Diseases and Conditions Ear Conditions Laser Surgery for Ear Infections (OtoLAM)

Laser Surgery for Ear Infections (OtoLAM)

Q
I am looking for help with my four-year-old son. From the age of six months, he has had tubes in his ears for chronic ear infections and hearing impairment. He's had them replaced once, but now they're both out, and he's had two infections. I want a different treatment, something less invasive. I saw a news report about some kind of laser treatment, which sounded great, but I haven't been able to locate any information. Can you advise me?

A
The treatment is abbreviated OtoLAM, which stands for otologic laser-assisted myringotomy. "Myringotomy" is a surgical procedure in which a hole is created in the eardrum; "otologic" is merely an adjective meaning "pertaining to the study of the ears." Thus, OtoLAM enables the ear surgeon (ENT) to make a controlled hole in the eardrum, using a laser.
Proponents of OtoLAM feel that it is a quick, relatively painless way to treat acute ear infections in children. In an acute middle-ear infection (acute otitis media), pus builds up behind the eardrum. This is very painful. Make a hole in the eardrum and the pus drains out, leaving a much more comfortable child. Myringotomy can be done the old-fashioned way (with a knife), but the child must be sedated for that procedure. OtoLAM proponents point to the fact that the laser device enables them to perform office-based myringotomies, avoiding heavy sedation and/or a trip to the operating room.

The hole created by OtoLAM is short-lived, however. If your son is having persistent middle-ear fluid and/or recurrent ear infections, what he really needs is longer-term ventilation of the middle ear. The main advantage of ventilation tubes is that they provide a controlled hole that lasts, typically, six to 18 months. The doctor and the parents hope that this will provide enough time for the child to outgrow the problem. In most cases, the child does indeed outgrow it.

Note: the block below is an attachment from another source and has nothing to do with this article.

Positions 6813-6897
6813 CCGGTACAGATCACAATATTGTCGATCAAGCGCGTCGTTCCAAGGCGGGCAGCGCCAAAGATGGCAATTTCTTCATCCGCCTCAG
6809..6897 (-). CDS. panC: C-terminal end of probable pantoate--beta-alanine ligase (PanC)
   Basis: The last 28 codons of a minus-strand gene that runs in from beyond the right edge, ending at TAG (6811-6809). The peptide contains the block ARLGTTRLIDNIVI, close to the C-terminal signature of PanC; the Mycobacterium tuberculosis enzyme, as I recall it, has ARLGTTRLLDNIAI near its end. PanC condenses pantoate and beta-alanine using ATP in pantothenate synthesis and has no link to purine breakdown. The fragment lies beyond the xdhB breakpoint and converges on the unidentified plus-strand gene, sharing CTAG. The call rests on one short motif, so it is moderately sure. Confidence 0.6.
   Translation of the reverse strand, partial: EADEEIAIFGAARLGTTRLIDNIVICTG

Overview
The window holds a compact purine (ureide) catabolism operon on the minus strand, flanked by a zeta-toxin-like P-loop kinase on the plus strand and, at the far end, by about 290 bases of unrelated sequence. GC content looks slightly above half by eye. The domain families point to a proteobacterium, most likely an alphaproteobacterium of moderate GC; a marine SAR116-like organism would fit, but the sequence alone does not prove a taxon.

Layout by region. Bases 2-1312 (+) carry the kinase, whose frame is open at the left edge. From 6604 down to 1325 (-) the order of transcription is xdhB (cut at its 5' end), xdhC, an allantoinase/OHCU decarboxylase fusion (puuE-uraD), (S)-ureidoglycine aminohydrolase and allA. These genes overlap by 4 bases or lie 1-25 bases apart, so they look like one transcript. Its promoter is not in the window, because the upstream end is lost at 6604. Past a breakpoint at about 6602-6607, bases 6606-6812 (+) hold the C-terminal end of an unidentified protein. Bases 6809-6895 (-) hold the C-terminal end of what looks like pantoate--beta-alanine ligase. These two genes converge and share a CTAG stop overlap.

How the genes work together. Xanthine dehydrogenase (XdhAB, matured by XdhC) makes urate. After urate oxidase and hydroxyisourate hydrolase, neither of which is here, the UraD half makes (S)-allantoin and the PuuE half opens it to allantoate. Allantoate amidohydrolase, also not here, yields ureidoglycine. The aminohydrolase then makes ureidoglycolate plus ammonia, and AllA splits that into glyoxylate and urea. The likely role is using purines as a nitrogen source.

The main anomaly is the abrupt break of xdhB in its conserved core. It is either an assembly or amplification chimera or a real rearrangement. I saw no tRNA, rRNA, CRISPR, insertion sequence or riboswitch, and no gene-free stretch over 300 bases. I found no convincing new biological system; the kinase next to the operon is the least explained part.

You mention "hearing impairment," which suggests that middle-ear fluid is at least part of your son's problem. (Persistent middle-ear fluid would be the most common cause of hearing impairment in your son's situation.) In order for OtoLAM to be effective, he would have to remain still for the laser myringotomy, AND he would have to remain still while the ENT suctions all of the fluid from his middle ear. Most children would require sedation for this. Once the hole heals, there is an excellent chance that the fluid will reaccumulate. Since the hole seals within days after OtoLAM, it is very possible that many OtoLAMs would be required in order to achieve the same effect as one set of ventilation tubes. Is this really a less-invasive procedure?

Unfortunately, your son probably needs a procedure that you will find unacceptably invasive. When a child develops recurrent ear infections after having had one set of ventilation tubes, the usual recommendation is to replace the ventilation tubes and remove the adenoids. This recommendation is based on several large, independent, well-executed medical-research studies that have shown the advantage of this strategy over simple replacement of tubes (without adenoidectomy).


In a four-year-old, the decision (by the ENT) to recommend an adenoidectomy is based on the child's history of previous ear infections, the history of previous tube placement, the child's size and the presence or absence of other serious health problems. Of course, you need to discuss this in detail with your son's ENT.

Any way you look at it, your son is exposed to risk. While operations such as adenoidectomy and ventilation-tube placement have their risks, undertreatment is also risky. Your son is at a crucial age with regard to learning; hearing impairment at this age could, conceivably, have lifelong consequences. Recurrent ear infections also take their toll on the ears, and these problems can progress to a point where full recovery of normal hearing is no longer achievable. In other words, undertreatment can lead to permanent hearing loss and even more serious ear complications, such as cholesteatoma .

Article Source:http://ivillage.com
Article By: Douglas Hoffman, MD, PhD
Views: 4135

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